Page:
Why Malta Opened my Ketchup Cup…

ketchup cup

On this caterpillar winter-turning-spring of a Monday, I can confirm at the typing of my ten fingers… well 6 actually… (I just monitored myself and I use 6, not 10 – anyone who uses their pinkies or their thumbs I’d like to know who you are)… that I AM ALIVE! I came back ALIVE after 3 weeks in Malta, facing many, many challenges… social anxiety and my eating disorder included… but guys, I MADE it! (if you read my last post you’ll realise I needed to conquer those 3 weeks on an incredible/incredibLY terrifying opportunity so that I could prove to myself I could knock down a few of these mental walls I have built within myself, in order to live more fully. And so that life could feel like it CAN open up if I want it to…

…and it has. Honestly… ? That doesn’t mean I didn’t binge or purge, have utter shit body image or isolate myself sometimes when I struggled, in fact towards the end of the trip my Bulimia was starting to become full-blown and I almost sensed facing a mental ‘crisis’ situation when I got home because of how I was feeling. But that was just a snippet of the whole trip. I’d rather struggle with my eating disorder whilst taking part in a new, exciting adventure, than to experience it at home, doing the same old and learning less about myself. As I said on my recent Facebook/Instagram post… it would be great if I could pack my bags, get on a plane and leave my mental illness at home. And I partly expected that to happen – until I realised it wasn’t going to be that easy. But as bloody difficult as it was during those moments, I have plenty of positive memories that trump any of that. Moments that I can use in evidence of my self-doubts in so many areas of ‘me’, such as social situations, the ability to be assertive, and my rigidity around food. I return to little old Grimsby feeling more awake to my own life, and what I CAN achieve if I believe myself, if… (and I bloody well WILL do now) I am willing to tip-toe out of my comfort when I spot the chance to.

Each day this week, I am going to post about what I learnt and have brought home with me. The skills with my eating disorder, social anxiety and everything else that I am really going to try with my best efforts to integrate into life at home. I will make sure to post the challenges too, towards the end of the week as there’s plenty of them!

Living/working abroad has been a long-lasting goal of mine for the future, so getting a taste of this life through 3 weeks of studying in a foreign college and living within a different culture, has really proved to me what’s out there. It’s easy to forget or never know how big the world is until you see it and be a part of it. When the Russian lady who worked at the Virtual Reality arcade we visited in Malta, showed me a map of how GINORMOUS Russia is in comparison to England (it’s like one chicken nugget out of a box of 20 plus an extra pack of 6, basically – being Russia), and then Malta, being like a speck of tomato ketchup on the table – you couldn’t even see the island, it was just a dot in comparison! (and going to Malta felt like another world in itself, so it baffles me to imagine what else is out there…) And that is why I never want to confine myself to living the rest of my life where I was born.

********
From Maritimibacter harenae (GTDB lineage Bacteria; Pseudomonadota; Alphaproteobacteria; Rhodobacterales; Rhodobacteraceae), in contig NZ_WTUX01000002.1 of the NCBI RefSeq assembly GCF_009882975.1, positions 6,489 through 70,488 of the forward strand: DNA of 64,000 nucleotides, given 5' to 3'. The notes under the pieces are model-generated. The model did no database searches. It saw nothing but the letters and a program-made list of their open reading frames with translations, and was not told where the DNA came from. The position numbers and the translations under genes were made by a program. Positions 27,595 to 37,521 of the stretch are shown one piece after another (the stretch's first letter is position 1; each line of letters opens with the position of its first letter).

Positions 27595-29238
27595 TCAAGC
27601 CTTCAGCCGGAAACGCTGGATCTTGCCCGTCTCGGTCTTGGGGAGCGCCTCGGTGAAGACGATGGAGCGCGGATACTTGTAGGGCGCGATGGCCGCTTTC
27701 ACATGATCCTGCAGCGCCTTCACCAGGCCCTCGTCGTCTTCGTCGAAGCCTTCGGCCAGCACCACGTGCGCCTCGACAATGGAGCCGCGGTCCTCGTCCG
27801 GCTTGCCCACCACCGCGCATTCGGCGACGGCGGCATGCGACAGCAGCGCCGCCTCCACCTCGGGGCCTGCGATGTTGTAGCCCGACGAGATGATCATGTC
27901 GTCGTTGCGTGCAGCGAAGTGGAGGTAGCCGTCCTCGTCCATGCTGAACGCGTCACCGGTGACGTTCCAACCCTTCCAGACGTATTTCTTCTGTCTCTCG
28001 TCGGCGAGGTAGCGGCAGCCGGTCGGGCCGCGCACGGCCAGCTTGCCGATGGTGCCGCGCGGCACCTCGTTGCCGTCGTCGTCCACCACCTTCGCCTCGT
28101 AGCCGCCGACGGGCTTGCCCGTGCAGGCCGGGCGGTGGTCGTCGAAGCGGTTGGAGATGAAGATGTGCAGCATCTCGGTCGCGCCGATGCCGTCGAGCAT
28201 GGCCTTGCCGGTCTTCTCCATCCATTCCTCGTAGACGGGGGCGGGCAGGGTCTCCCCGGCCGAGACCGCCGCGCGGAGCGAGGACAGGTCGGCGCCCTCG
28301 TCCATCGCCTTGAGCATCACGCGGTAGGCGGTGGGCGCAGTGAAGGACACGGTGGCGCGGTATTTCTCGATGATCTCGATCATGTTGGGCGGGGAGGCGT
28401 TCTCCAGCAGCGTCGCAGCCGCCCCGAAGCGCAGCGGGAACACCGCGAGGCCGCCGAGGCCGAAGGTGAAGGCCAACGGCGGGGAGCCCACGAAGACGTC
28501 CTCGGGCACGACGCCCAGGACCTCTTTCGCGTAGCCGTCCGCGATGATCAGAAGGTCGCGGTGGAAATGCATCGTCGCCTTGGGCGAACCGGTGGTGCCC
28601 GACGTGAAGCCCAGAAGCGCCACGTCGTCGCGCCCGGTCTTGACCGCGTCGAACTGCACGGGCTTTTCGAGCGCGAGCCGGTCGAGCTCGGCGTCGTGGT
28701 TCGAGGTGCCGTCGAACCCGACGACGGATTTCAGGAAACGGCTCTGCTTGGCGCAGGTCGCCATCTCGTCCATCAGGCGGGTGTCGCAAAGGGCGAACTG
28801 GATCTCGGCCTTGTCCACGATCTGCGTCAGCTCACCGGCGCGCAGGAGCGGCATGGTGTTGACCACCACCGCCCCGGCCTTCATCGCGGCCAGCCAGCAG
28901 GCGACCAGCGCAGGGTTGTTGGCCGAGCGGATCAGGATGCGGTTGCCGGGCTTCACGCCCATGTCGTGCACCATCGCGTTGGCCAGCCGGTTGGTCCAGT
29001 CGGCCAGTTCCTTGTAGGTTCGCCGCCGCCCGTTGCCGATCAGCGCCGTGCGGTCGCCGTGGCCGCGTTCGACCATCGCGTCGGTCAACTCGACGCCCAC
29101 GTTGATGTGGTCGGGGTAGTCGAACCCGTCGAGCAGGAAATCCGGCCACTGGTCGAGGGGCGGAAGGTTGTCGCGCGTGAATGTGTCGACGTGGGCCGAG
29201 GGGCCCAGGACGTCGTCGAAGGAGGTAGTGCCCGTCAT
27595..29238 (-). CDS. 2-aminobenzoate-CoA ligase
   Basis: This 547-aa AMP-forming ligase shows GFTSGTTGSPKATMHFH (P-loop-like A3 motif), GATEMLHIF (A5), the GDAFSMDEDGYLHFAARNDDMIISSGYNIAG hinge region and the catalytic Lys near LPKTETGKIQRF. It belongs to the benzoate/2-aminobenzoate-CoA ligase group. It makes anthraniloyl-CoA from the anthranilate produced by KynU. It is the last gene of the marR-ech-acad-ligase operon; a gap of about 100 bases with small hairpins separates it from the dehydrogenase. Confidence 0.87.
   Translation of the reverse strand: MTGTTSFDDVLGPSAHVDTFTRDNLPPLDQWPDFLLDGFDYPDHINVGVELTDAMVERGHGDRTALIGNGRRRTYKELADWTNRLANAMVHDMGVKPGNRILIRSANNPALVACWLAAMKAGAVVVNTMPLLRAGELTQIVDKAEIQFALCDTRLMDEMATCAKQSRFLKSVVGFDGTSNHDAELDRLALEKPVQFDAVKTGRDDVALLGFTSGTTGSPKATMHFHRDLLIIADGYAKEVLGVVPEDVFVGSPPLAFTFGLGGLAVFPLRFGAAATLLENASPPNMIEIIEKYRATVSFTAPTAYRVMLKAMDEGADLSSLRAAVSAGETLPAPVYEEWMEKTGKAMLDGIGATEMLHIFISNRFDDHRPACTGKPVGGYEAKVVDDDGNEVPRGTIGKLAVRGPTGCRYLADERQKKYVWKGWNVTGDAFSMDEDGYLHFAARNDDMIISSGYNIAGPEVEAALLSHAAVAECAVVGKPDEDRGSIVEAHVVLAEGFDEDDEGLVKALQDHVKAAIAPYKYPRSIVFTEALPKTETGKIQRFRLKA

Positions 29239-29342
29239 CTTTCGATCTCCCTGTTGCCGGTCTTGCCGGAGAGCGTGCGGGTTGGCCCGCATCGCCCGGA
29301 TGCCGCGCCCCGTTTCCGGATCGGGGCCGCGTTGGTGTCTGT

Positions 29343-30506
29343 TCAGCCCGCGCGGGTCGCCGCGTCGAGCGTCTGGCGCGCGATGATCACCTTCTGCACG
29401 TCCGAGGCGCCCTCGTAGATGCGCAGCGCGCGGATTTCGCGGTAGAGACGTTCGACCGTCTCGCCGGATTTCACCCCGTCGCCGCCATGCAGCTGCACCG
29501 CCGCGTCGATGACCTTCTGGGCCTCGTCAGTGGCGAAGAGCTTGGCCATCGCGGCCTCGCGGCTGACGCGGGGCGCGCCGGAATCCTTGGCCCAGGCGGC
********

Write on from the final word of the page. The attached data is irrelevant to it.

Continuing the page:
I’ve learnt that I thrive from being around arty things, beautiful scenery, warm air, life that lives past 5 o’clock, the sun that takes the cloud out of my mood. It wasn’t all sunshine and sunbathing, there were some showers and what-not (and it was their coldest Winter in ages), but the overall package of the beautiful country of Malta made me fantasise about the fact it doesn’t just need to feel like a holiday. I can adapt my surroundings to how I best feel I can live a fuller life, (because we can all go out there and achieve anything we want if we’re serious about making it happen) so there’s no reason why I can’t work hard in order to make another country my home in the future.

What I probably learnt most of all about this trip in a nutshell – is that you should never define yourself as a ‘this’ person or a ‘that’ person. I’ve dangered myself in assuming and labelling myself as an introvert for example… but I’ve had moments, miniscule ones in comparison to the bigger characters on the trip mind, in which I’ve felt like an extrovert. I’ve felt like I’ve jumped over that farm gate inside of me that says ‘shy’, ‘not a people person’ and discovered a whole new field. Or someone who ‘just can’t do spontaneous’ as another example… but I’ve learnt I can be, I find it exciting and I want to be able to trust the messy, fluidity bits of life rather than relying on mundane repetitive routine.

My lesson to you today, if you take anything away from this, would be not to assume you’re a ‘this’ person or a ‘that’ person, until you’ve tested yourself in every other situation that could potentially prove otherwise. And that’s impossible, which is my point. You may prefer certain things, or ways of being – but you’re never fully one or another. We’re all shades of grey, not black or white.

To understand what I mean by my title of this post, watch the following video. I watched it today over my lunch, and it completely hit the nail on the head about what this Erasmus exchange experience, these 3 weeks in Malta, has done for me. It’s tapped into some potential, not to suddenly make me feel confident in all the areas I didn’t before, but in the way that it’s given me a flavour of my capabilities. I have them in my memory bank now, to refer to and prove to myself I can really do it.

I hope you’ll find this video as interesting as I did over my tuna and sweetcorn cous-cous salad this afternoon!

Speak tomorrow,
Yaz 🙂


(image of ketchup cups found at: http://www.dvo.com/newsletter/weekly/2016/5-13-332/notes1.html



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